Literary landmarks: Fredericton, New Brunswick

Fredericton is the capital of New Brunswick, but it's also known as the poetry capital of Canada, thanks to its rich literary history and famous poetic residents! It's also the home of literary press Goose Lane Editions. So what should you see if you love literature and find yourself in Freddy? Check out our list of suggestions below!

Headed to another Canadian capital city? Check out the entire Literary landmarks series here.



Poet's Corner

poetccorner.jpg

Knoxford Guy, Wikimedia Commons


Fredericton being dubbed the "poets' corner of Canada" became official in 1947 when a monument was erected by the Canadian government at the University of New Brunswick in honour of three Frederictonian poets: Bliss Carmen, Charles G.D. Roberts, and Francis Sherman. "Their gifts enriched Canadian literature," the plaque states. The monument currently sits in front of the Harriet Irving Library on the UNB campus.



Westminster Books

westminsterbooks.jpg

Image: Westminster Books Facebook

Westminster Books is the only independent bookstore in Fredericton that sells new books. The store, which opened in 1975, has a wide selection of books, including specialized children's and Maritimes sections.



The Ice House at University of New Brunswick

icehouse.jpg

Image: University of New Brunswick

The Ice House, which is now known as McCord Hall, was originally the university's ice house. It has served many different purposes over the years, including being the headquarters of UNB's literary magazine The Fiddlehead (which is Canada's oldest literary magazine still in publication) and a meeting place for the university's writers. UNB has a great MA in Creative Writing program and past students have included Alistair MacLeod and Wayne Johnston.



Alden Nowlan House at the University of New Brunswick

aldennowlandhouse-584.jpg

Image: Google Maps

Poet, playwright and novelist Alden Nowlan was the University of New Brunswick's writer-in-residence from 1968 until his death in 1983. During that time, he lived in this modest home. In 2003, it was converted into the home for UNB's graduate student society and home of the Windsor Castle Bar.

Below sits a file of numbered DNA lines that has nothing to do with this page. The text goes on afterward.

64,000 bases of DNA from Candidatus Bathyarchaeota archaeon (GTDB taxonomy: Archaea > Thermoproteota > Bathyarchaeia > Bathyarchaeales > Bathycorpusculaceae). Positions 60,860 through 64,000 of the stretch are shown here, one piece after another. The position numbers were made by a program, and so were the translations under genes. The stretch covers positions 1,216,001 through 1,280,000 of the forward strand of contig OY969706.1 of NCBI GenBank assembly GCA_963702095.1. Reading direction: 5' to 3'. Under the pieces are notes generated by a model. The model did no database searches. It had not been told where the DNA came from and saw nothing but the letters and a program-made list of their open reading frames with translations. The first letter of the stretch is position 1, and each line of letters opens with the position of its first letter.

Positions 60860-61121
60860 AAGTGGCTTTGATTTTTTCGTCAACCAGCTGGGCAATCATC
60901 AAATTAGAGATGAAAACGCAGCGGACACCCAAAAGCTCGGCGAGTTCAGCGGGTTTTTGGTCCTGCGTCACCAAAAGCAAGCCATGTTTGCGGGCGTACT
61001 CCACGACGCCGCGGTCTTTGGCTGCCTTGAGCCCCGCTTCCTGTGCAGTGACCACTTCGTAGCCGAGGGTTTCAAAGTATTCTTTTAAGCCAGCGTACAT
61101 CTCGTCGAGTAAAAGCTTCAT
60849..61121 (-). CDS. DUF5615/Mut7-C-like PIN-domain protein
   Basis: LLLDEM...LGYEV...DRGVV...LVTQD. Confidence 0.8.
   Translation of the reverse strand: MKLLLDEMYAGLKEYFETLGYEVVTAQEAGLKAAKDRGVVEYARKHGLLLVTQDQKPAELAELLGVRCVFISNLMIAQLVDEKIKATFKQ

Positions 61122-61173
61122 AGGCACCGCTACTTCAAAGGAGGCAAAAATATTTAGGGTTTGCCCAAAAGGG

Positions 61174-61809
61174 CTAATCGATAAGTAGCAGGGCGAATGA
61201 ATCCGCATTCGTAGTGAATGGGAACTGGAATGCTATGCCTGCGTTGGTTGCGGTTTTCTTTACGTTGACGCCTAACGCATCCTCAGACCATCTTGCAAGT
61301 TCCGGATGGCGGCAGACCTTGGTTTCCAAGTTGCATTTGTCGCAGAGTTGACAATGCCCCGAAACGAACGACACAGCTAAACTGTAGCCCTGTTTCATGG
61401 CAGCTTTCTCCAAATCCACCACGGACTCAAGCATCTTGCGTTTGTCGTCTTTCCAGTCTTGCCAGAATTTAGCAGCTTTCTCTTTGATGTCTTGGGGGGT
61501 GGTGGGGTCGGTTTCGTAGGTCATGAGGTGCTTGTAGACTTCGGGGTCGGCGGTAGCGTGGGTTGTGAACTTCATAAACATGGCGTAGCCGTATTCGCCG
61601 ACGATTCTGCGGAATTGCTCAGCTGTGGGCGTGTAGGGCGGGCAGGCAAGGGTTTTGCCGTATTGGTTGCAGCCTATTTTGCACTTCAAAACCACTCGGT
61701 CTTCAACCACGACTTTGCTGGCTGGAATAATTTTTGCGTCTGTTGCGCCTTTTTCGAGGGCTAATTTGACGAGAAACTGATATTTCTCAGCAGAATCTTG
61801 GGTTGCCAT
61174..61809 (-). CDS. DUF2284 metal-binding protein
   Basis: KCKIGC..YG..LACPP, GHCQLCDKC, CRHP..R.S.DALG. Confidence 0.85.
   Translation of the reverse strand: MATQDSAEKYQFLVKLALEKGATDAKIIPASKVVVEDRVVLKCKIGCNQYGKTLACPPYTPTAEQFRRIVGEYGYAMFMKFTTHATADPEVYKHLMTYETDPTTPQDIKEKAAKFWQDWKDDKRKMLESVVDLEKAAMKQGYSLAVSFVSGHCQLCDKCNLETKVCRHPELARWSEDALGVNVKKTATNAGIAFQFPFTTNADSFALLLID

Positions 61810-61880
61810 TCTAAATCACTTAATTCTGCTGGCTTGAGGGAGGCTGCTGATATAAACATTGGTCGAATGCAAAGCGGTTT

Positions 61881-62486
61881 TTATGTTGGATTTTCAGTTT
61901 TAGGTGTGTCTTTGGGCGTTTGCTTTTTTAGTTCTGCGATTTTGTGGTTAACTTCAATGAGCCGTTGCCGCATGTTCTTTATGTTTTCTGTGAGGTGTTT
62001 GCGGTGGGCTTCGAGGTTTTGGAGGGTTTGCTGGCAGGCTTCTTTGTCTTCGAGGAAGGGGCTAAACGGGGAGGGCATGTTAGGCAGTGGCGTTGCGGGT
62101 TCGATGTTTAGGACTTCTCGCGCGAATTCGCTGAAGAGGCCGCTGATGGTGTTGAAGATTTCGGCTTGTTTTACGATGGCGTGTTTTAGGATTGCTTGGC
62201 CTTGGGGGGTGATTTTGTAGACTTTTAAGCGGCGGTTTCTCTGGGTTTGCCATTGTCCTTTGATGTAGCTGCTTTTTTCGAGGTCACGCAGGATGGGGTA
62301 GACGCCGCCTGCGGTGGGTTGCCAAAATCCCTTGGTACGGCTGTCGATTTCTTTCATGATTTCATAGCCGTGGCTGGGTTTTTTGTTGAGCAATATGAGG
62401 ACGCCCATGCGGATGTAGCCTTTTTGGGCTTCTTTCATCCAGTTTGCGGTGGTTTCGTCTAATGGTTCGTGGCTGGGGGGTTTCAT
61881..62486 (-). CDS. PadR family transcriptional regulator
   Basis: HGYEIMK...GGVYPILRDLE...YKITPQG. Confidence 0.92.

Owl's Nest Bookstore

owlsnest-584.jpg

Image: Google Maps

You never know what you're going to find at the Owl's Nest Bookstore, which is part of the charm in paying the store a visit. Focusing on used books, the store has a distinct owl motif and is a maze of small rooms containing literary treasures.



Old Burial Ground

oldburialground-584.jpg

Image: Jimmy Emerson, DVM, Creative Commons

This cemetery has been around since the 1700s, with the first recorded burial taking place in 1787. It is considered one of the most important historical burial grounds in New Brunswick. Julia Catherine Hart is buried here. Hart wrote St. Ursula's Convent, which was the first English-language novel ever to be published by someone born in Canada.



Forest Hill Cemetery

foresthillcemetery-584.jpg

Image: Robber Esq, Creative Commons

Four of Fredericton's literary heavyweights are buried here: Bliss Carman, Alden Nowlan, Charles Dow Richards and Sir Charles G.D. Roberts. You can visit their graves, and also enjoy a peaceful and beautiful walk through the property.



Bliss Carman House

blisscarmanhouse.jpg

Image: HistoricPlaces.ca

This house was a pivotal place in the life of acclaimed Canadian poet Bliss Carman: he was born here, grew up here and penned several of his early works here. The house remained with the Carman family until 1965, when it was sold. It is now a private residence, but a plaque commemorates the literary importance of the place. It's worth noting that the configuration of the streets changed after the house was built - the front of the house faces the backyard and the back of the house faces the street!




Thanks to the good folks at Goose Lane Editions for their help in building this list!



Comments on this story are moderated according to our Submission Guidelines. Comments are welcome while open. We reserve the right to close comments at any time.

Submission Policy

Note: The CBC does not necessarily endorse any of the views posted. By submitting your comments, you acknowledge that CBC has the right to reproduce, broadcast and publicize those comments or any part thereof in any manner whatsoever. Please note that comments are moderated and published according to our submission guidelines.